This post is dedicated to, and inspired by, my dear, beautiful friend, Nicole.
We aren’t born hating ourselves; society teaches us to.
I read a comment this morning that hurled me back into a moment in my past. My dear friend was basically commenting on how beautiful some writers were, and that she was jealous. And I sat there looking at this beautiful girl and wondered how in the world she could ever look at herself and see anything but.
When I was younger – through most of my teens and 20s, actually – I suffered from severe body image issues and just about every eating disorder you could think of. I was addicted with weighing myself and working out to burn off whatever miniscule calorie I consumed. And ballet class didn’t help. It was sheer torture. I had to stand face-to-face with a mirror for hours on end. I had plenty of time to find and fixate on every possible flaw that existed on my body and conveniently miss all the ones on everyone else. To me, they were all truly beautiful; I wasn’t.
Fast forward many, many years, and I wish I could go back to that time and shake that young girl. Tell her that those other girls are beautiful, but, most importantly, that she was too.
With the help of friends, and lots of therapy, I can stomach looking at the mirror today. And I smile. I like the girl I see. She’s a wee bit goofy, but she’s alright.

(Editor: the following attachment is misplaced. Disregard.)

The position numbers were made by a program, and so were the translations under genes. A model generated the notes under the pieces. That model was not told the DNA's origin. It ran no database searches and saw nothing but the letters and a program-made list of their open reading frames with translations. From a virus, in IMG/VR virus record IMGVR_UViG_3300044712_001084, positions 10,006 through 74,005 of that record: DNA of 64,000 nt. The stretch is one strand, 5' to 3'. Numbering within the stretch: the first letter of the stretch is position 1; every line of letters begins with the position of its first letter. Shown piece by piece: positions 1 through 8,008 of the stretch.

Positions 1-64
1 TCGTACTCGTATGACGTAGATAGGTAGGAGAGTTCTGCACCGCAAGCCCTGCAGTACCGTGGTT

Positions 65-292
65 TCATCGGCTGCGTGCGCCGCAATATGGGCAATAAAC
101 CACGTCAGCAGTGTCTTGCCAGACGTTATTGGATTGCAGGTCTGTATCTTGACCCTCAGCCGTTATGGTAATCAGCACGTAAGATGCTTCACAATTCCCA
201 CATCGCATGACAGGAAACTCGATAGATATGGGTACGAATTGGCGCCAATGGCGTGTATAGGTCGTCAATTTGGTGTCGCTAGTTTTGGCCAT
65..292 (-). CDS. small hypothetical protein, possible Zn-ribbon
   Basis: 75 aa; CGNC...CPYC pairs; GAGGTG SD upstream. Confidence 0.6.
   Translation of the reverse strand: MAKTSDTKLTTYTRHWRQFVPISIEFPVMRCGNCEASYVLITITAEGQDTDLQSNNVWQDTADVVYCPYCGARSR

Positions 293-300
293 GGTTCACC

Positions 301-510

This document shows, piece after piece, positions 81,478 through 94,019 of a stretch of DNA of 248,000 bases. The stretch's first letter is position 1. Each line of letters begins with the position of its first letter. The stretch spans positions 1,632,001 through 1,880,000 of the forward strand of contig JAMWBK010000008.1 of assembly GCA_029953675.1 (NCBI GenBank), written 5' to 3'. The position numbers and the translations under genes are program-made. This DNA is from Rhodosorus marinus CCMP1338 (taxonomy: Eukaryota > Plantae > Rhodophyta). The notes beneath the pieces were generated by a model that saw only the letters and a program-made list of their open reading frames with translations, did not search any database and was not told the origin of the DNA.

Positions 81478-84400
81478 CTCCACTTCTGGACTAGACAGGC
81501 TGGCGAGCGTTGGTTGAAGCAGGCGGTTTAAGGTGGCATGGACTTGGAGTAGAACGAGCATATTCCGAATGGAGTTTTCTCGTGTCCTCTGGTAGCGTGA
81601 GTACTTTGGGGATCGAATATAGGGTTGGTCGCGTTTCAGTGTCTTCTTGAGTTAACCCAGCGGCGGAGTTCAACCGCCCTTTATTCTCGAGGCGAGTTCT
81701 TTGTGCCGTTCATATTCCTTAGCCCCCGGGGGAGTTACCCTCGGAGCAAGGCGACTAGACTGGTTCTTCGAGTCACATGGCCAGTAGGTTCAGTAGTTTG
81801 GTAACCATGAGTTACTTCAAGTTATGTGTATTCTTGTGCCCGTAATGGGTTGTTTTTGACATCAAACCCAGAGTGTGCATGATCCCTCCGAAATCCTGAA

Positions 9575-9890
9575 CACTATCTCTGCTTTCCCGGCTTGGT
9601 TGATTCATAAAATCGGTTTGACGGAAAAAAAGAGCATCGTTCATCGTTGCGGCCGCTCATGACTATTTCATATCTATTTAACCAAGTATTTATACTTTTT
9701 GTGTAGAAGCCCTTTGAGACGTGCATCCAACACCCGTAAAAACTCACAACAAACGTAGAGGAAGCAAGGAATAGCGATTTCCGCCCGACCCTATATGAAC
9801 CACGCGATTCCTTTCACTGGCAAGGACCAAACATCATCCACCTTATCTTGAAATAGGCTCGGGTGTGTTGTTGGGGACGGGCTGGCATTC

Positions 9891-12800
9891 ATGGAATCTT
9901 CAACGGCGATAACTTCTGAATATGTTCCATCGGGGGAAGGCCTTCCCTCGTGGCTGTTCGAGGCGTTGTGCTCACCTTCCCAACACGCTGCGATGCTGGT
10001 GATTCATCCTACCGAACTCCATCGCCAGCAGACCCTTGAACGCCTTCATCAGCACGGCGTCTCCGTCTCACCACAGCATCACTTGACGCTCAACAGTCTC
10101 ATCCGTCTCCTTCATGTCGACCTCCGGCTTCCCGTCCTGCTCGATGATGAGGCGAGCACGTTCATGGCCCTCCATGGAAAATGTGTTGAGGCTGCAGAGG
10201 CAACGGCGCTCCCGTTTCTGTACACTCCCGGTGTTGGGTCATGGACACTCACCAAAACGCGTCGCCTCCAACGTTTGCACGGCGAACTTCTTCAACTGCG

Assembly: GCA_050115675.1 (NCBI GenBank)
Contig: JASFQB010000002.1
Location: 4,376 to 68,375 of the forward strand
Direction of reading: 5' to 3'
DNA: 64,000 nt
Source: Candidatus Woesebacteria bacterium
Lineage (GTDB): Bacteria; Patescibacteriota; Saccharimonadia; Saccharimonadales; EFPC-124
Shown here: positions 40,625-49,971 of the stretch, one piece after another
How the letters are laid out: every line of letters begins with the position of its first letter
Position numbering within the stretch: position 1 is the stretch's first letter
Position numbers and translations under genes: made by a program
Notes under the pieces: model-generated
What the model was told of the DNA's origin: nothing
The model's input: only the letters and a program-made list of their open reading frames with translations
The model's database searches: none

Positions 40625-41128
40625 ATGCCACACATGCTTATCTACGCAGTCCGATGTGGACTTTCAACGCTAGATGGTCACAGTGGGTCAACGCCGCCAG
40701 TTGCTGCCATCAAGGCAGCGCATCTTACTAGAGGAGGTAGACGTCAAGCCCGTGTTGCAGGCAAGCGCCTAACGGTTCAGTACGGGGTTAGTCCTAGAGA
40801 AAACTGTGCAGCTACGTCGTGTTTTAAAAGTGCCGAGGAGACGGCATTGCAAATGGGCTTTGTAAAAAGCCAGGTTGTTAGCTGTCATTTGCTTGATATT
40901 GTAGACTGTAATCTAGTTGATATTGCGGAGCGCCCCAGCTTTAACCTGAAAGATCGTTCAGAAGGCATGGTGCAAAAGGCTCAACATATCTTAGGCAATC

I think beauty and attraction are often confused and misunderstood in society. Many women (and I’m sure men, too) think that if one person of the opposite sex (or same sex, depending on how you swing) doesn’t find them attractive, they must not be beautiful. Not true. I liken beauty to the drinks at Starbucks. You usually gravitate to a certain one (or two), right? But does that make the other drinks any less tasty? Of course not! It’s just your personal preference. And what if they only offered that one drink that you liked? It would be a pretty boring place, right? Exactly.
The best exercise that helped me is to stand in front of the mirror completely naked (yes, you heard me, so go ahead and take off those silly socks you have on too) and look at yourself for 5 minutes. When you first start out, you are going to fixate on the flaws – wow I have big bags under my eyes – but I want you to seek out one thing, just one thing that you really, really like. And continue to focus on that. Look into the mirror. Into your own eyes and say, “You are beautiful.”
It sounds silly, but if you begin to see yourself in a different light, you will start to see others (and the world) differently too. You know how in some churches everyone shakes hands and says, “Peace be with you.”? Well, I wish we could all do that around the world (even if we did it virtually), and we added this to the end of that: “You are beautiful.”
I’ve also learned to embrace my imperfections. Like a treasured antique table, my imperfections each tell a story and set me apart from everyone else. They make me unique. Beauty isn’t having a perfect body and rocking a six pack or the best set of knockers you can buy. True beauty comes from confidence. Confidence in not only knowing who you are (inside and out), but actually liking that person too.
Don’t try to be the beautiful you think society wants you to be; be the beautiful that you actually are.
Until next time, Happy Living!